This is a multicentre, prospective, open-label, assessor-blinded, cluster, non-randomised, controlled study (figure 1). The study will be conducted in county-level hospitals and the clusters will be hospital wards. To eliminate the contamination of the control group, detailed information on the intervention was only provided to the intervention group. In each hospital, two internal medicine wards will be randomly allocated to either intervention group or control group. Patients in these wards who satisfy the inclusion criteria and provide consent for participation will be included in the study (see online supplemental file 1 for consent form). Patients in the intervention group will receive pharmacist-participated medication reconciliation, and those in the control group will receive standard care. We then will evaluate the effect of medication reconciliation on the incidence of medication discrepancy, medication adherence, healthcare utilisation and medical costs of the patients. Study enrolment will start from 1 December 2021, and the study is expected to complete within 3 months.
Ganzhou city is the largest city in Jiangxi province, located in the middle of China, and has a residential population of 9.8 million. We included 7 of 18 county-level hospitals in Ganzhou based on willingness to participate. In each hospital, two internal medicine wards admitting the most elderly patients were selected.
Patients who are treated in and discharged from the sample wards during our study period will be eligible for inclusion if they are (1) 60 years or older at admission; (2) have at least one of the following diagnoses: hypertension, hyperlipidaemia, diabetes, coronary artery disease, pulmonary heart disease, atrial fibrillation, hearth failure, asthma, chronic obstructive pulmonary disease and (3) prescribed with ≥3 medications at discharge. Patients who (1) have tumour, transplantation, chemotherapy or other severe complications; (2) unable to understand Chinese or (3) unwilling to receive medication reconciliation will be excluded from the study.
To understand the extent of medication discrepancies and discharge medication regimen common for elderly patients at the seven sample hospitals, we conducted a retrospective study in priori. We collected demographic characteristics, diagnoses and discharge medication regimen for 100 elderly patients from each hospital. Our clinical pharmacy experts, led by the chief pharmacist from the Peking University First Hospital, developed standards for and established type of medication discrepancy. The types of medication discrepancy are (1) medication duplication, (2) medication omission, (3) medication interaction, (4) medication addition, (5) inappropriate/unclear usage and (6) others.
Then, based on the results of retrospective study, we will hold a 2-day training session for pharmacists serving the intervention group at sample county-level hospitals. The session will focus on basic knowledge of medication regimen of chronic disease, the criterion for medication discrepancy as well as the tailored, standardised operating procedure of conducting medication reconciliation.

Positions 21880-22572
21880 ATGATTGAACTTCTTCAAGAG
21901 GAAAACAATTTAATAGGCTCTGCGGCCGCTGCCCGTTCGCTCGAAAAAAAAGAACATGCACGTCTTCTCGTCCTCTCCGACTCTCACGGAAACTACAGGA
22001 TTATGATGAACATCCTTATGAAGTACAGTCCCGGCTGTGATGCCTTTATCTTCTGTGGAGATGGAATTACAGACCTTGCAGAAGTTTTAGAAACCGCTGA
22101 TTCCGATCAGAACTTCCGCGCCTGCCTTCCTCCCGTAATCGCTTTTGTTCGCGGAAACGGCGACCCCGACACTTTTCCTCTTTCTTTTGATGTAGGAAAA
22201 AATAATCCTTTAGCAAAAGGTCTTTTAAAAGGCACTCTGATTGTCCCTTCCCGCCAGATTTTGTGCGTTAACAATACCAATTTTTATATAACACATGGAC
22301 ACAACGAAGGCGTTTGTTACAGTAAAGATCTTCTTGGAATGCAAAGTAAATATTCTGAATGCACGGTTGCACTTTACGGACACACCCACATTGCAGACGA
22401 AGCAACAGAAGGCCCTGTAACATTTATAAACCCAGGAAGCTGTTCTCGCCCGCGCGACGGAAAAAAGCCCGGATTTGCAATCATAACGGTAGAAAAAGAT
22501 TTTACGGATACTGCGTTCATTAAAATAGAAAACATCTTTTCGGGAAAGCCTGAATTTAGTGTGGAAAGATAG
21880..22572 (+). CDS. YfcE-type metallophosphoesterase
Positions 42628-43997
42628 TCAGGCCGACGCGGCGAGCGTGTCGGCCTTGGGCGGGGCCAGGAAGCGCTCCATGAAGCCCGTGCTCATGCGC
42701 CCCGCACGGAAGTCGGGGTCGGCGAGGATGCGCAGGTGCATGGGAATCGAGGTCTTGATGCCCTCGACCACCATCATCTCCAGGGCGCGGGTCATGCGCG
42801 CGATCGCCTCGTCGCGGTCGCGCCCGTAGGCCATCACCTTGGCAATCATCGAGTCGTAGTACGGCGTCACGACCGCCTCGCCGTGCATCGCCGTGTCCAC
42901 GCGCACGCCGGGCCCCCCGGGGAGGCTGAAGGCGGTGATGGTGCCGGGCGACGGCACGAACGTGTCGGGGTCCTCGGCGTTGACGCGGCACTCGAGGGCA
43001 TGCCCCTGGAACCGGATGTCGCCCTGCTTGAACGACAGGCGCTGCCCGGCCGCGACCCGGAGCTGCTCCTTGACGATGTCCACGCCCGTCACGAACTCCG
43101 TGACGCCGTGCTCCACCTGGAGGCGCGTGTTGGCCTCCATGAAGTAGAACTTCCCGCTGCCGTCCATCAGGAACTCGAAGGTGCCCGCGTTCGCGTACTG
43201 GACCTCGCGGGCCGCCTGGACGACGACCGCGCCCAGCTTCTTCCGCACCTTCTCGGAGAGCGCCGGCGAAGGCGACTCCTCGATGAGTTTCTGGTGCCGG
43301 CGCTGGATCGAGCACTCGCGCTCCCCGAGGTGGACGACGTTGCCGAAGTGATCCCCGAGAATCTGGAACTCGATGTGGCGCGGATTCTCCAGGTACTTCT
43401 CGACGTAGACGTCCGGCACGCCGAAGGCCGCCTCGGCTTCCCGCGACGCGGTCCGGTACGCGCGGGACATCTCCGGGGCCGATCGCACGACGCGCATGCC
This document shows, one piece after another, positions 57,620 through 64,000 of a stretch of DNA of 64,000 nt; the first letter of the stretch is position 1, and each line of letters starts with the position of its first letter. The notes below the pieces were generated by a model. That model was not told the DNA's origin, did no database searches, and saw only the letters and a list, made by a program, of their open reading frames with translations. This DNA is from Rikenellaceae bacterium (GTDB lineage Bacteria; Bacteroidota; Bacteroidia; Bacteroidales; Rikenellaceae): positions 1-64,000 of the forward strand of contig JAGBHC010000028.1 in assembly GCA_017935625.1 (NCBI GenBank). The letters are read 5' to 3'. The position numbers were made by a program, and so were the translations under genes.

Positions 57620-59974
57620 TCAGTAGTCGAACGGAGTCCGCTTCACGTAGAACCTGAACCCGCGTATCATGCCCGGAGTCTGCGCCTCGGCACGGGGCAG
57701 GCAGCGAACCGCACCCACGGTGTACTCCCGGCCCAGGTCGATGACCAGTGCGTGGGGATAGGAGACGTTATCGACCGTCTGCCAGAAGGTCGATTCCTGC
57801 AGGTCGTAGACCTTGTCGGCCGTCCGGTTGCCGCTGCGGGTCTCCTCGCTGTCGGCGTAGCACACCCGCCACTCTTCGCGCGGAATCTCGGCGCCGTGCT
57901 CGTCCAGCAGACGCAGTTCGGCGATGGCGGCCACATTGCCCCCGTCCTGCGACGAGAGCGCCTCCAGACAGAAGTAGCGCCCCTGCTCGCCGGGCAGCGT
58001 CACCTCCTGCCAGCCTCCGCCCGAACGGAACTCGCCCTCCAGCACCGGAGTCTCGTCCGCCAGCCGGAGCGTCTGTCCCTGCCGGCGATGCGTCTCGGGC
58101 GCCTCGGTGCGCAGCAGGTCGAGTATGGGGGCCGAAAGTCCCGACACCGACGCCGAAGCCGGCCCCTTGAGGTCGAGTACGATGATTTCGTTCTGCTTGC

Patients in the intervention group will receive pharmacist-participated medication reconciliation. Trained pharmacists will conduct medication reconciliation for patients following the three steps listed below:
Step 1: generate the best possible medication history (BPMH)
The first step of the intervention is to generate a patient’s BPMH by pharmacists during patient rounds. The BPMH outlines medications that the patient actually takes before admission, including the name, dosage form, dose and admission route of each medication. This step will ensure that the subsequent recommendations to simplify and optimise the medication regimen are based on full and accurate information of the patient’s medication regimen. We will interview the patient’s family members if the enrolled patient is unable to participate in the interview.
Step 2: conduct medication reconciliation at discharge
The second step of the intervention is to conduct a pharmacist-participated medication reconciliation at discharge. Pharmacists will identify medication discrepancies between patient’s in-hospital medication records and discharge list. Discrepancies will be discussed with physicians and resolved by consensus. The pharmacists will then form a best possible medication discharge list (BPMDL). Information about medications at discharge (eg, rationale for changed medications and monitoring needs for newly initiated or stopped medications) will be summarised in the BPMDL and provided to the patient with the consent from the physician.
Step 3: provide counselling for patients
The third step is to provide patient counselling. Patients will receive tailored counselling conducted by pharmacists with the patients’ BPMDL. The therapeutic goals and rationale for medication optimisation proposal will be explained and discussed in detail with each patient, as well as the benefits and potential harms of their medication treatment. Pharmacists will also provide diet and lifestyle recommendations for the patients.
Usual care for control arm
Patients assigned to the control group will receive standard clinical treatment provided by physicians and nurses. Patients will receive a standardised discharge summary from their physicians, listing their medical diagnoses and medications to take after discharge. Patients will also receive counselling for discharge summary from the medical team. Pharmacists will not be involved in the treatment of patients in the control group.
The primary outcome is the incidence of medication discrepancy in intervention and control groups. This outcome will be evaluated by clinical pharmacy experts from our affiliated tertiary hospitals (blinded) based on patients’ medical records during hospitalisation, and on the BPMDLs (intervention group) or discharge summaries (control group).